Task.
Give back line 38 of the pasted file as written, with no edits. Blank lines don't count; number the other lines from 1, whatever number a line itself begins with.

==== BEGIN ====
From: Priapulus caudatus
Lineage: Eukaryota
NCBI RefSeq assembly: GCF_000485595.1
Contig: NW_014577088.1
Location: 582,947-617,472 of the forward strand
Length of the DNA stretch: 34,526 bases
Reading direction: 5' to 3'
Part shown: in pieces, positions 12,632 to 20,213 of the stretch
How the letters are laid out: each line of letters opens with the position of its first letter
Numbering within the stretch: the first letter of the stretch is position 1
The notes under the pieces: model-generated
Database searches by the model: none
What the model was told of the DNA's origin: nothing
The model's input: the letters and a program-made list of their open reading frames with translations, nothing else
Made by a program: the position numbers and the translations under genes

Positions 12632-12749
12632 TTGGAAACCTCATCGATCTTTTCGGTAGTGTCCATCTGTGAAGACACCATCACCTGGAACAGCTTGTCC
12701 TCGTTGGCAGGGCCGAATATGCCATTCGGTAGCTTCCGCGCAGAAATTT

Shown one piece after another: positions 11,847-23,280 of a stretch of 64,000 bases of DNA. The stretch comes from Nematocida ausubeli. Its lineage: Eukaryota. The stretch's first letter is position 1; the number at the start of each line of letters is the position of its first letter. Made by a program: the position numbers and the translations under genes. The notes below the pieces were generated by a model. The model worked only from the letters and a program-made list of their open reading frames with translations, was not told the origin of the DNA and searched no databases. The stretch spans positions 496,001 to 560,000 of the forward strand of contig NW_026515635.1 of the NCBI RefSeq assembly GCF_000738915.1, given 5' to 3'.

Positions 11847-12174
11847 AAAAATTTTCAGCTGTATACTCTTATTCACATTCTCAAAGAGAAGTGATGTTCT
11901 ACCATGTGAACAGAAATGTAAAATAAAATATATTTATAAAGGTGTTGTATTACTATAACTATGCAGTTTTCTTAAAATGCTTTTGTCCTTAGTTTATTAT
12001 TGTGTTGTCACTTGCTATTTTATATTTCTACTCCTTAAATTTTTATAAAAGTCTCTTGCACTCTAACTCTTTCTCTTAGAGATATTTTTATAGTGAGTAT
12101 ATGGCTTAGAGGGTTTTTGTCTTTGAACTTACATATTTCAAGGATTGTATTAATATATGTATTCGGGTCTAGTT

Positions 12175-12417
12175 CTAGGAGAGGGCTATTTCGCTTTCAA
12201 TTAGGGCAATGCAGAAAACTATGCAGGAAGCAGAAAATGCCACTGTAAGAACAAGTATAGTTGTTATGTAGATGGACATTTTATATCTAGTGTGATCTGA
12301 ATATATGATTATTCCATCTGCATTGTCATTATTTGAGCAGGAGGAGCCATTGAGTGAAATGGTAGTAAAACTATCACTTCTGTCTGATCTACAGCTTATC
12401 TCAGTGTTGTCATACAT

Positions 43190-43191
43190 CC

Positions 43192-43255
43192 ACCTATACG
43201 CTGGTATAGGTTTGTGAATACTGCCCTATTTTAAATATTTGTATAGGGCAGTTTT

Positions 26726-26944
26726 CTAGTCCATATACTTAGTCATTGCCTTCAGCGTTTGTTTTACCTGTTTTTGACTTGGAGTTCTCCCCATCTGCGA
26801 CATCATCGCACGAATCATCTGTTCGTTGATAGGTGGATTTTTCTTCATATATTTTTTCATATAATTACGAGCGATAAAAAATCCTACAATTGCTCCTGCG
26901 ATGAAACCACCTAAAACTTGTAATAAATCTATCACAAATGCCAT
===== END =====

26901 ATGAAACCACCTAAAACTTGTAATAAATCTATCACAAATGCCAT